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Experts: Sharon not out of the woods

Doctors: Good chance leader will be disabled if he survives

By Peggy Peck
MedPage Today Managing Editor

Editor's note: CNN.com has a business partnership with MedPageToday.com, which provides custom health content.

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Ariel Sharon's doctors say it could be some time before they can gauge the extent of his impairment.

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Ariel Sharon

(MedPage Today) -- Medical experts predict a grim future for Israeli Prime Minister Ariel Sharon even if he defies the odds and survives the terrible trauma to his brain.

Doctors in Jerusalem said Sharon began breathing on his own as they slowly awakened him from a medically induced coma. Neurologists induced the coma to protect Sharon's brain after he suffered a massive hemorrhagic stroke last week.

Dr. Shlomo Mor-Yosef, director of the Hadassah Hospital, said Sharon is still connected to a ventilator to assist his breathing but "the prime minister is breathing spontaneously. This is one stage, a first stage."

Doctors on Tuesday said Sharon moved his left hand, and his right hand and right leg with more strength than before.

Movement of his left hand is significant because the left hand is controlled by the right side of the brain, which was damaged by the stroke Sharon suffered January 4.

"There is no immediate danger to the prime minister's life," said Sharon anesthesiologist Dr. Yoram Weiss. "Metaphorically speaking, we were right on the edge of the cliff. Now we are five meters back."

It's even odds whether the 77-year-old Sharon will survive the stroke -- in most studies of strokes caused by bleeding in the brain "half of the patients die within 30 days," said Dr. Robert Felberg, director of the stroke program at the Ochsner Clinic in New Orleans, Louisiana. Even with surgery about one in three pateints die, he said.

Doctors said they performed three operations on the right side of the 77-year-old prime minister's brain to stop bleeding and swelling.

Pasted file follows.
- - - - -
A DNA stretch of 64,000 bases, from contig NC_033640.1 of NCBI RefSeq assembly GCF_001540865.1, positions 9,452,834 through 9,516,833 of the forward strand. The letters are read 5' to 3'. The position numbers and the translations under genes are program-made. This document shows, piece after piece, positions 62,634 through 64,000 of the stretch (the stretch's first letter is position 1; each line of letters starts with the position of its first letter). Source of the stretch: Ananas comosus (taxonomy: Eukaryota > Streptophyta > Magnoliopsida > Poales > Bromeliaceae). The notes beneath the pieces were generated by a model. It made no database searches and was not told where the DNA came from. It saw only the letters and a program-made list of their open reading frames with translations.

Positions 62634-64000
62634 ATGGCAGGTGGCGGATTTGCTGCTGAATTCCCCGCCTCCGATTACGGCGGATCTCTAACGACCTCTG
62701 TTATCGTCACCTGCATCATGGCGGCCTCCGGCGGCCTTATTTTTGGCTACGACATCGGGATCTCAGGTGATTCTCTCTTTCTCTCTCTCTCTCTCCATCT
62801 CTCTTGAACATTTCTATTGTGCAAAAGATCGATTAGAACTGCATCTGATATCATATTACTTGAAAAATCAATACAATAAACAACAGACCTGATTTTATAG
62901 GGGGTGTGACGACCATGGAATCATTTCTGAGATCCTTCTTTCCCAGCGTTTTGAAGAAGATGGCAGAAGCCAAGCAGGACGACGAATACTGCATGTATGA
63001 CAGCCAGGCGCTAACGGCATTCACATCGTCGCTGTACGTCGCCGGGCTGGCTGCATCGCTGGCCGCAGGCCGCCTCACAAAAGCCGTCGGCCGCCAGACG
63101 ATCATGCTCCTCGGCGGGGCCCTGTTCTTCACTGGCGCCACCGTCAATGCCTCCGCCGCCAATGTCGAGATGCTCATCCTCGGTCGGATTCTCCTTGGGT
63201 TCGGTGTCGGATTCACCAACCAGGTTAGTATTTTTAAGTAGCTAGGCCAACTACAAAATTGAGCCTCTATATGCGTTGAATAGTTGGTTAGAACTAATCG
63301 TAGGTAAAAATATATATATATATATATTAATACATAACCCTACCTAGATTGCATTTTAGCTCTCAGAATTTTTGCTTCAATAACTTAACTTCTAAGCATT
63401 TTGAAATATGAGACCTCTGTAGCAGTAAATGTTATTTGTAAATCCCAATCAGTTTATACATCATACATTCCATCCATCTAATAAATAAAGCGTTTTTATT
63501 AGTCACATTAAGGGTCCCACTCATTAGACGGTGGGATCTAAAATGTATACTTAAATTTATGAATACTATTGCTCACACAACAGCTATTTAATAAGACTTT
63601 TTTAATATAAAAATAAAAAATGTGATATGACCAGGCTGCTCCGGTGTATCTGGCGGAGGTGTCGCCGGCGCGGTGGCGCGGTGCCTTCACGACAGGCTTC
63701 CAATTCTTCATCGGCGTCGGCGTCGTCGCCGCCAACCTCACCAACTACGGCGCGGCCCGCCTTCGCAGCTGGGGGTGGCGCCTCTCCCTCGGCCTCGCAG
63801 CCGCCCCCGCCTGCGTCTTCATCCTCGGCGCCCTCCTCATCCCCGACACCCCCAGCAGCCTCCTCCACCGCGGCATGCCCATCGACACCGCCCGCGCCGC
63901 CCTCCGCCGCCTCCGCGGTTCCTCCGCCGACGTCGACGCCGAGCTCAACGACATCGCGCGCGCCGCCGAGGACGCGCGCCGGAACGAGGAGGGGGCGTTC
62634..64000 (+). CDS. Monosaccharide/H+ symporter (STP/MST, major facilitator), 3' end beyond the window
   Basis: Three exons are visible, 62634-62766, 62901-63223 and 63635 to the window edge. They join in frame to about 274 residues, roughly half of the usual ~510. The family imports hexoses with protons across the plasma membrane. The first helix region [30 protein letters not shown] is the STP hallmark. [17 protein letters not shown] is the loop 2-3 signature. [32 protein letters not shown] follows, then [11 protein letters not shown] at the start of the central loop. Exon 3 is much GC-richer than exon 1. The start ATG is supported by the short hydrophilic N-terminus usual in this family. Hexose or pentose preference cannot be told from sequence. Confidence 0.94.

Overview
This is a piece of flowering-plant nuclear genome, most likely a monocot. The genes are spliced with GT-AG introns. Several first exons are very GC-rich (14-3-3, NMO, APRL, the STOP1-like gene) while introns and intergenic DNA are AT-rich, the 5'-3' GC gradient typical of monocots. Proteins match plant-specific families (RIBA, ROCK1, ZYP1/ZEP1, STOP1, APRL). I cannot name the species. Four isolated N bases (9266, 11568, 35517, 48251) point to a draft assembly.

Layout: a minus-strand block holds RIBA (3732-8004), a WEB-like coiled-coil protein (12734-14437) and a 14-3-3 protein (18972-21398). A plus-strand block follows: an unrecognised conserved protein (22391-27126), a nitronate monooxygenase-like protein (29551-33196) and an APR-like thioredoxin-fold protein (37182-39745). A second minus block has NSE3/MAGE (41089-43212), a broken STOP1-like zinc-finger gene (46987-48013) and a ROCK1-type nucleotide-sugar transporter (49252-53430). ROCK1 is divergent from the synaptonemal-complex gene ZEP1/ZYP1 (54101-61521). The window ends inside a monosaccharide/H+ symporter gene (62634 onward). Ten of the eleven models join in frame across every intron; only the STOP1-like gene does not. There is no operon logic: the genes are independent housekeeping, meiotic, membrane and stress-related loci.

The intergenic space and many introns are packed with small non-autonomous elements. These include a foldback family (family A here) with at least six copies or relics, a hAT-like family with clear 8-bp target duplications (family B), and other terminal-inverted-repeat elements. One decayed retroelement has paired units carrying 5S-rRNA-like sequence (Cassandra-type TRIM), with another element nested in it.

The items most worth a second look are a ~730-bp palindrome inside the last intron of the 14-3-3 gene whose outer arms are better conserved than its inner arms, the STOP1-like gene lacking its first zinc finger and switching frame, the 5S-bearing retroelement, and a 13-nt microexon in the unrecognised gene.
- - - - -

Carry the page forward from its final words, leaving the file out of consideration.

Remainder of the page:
Felberg said that hemorrhagic strokes on the right side of the brain are usually associated with long-term cognitive disability.

"The ability to think abstractly is usually diminished," Felberg said.

A stroke on the left side of the brain usually affects speech.

"The possibility of [Sharon] returning to the level of functioning that he had before this stroke is very, very small, and there is a good chance that if he survives he will be significantly disabled, meaning that he will be wheelchair-bound with cognitive deficits," Felberg said.

"Some patients do recover, but it takes months to years to achieve that recovery," he added. "If he does survive, he will also certainly be paralyzed on the opposite side of the body [from the bleeding]."

Hemorrhagic strokes occur when a blood vessel in the brain bursts and blood is leaked into brain tissue. Brain cells, or neurons, are rapidly damaged by blood. The brain reacts to the bleeding by forming a hematoma.

The presence of blood irritates brain tissue and causes it to swell. The swollen tissue and hematoma combine to drive up intracranial pressure and press the brain against the skull, which causes more damage.

Dr. Anthony Furlan, head of the section of stroke and neurocritical care at Ohio's Cleveland Clinic, said that neurosurgeons often place a shunt inside the brain to control swelling by draining fluid.

Sharon's doctors have not mentioned placement of a shunt.

Felberg said the brain is also damaged by surgery since surgeons often have to destroy healthy brain tissue to get at the source of the bleeding.

The Stroke Center at the U.S. National Institute of Neurological Disorders and Stroke in Bethesda, Maryland, suggests that physical therapy may benefit some recovering hemorrhagic stroke patients.

In addition, patients can undergo intensive speech therapy and occupational therapy to improve function.

Furlan agreed, however, that full recovery is unlikely.

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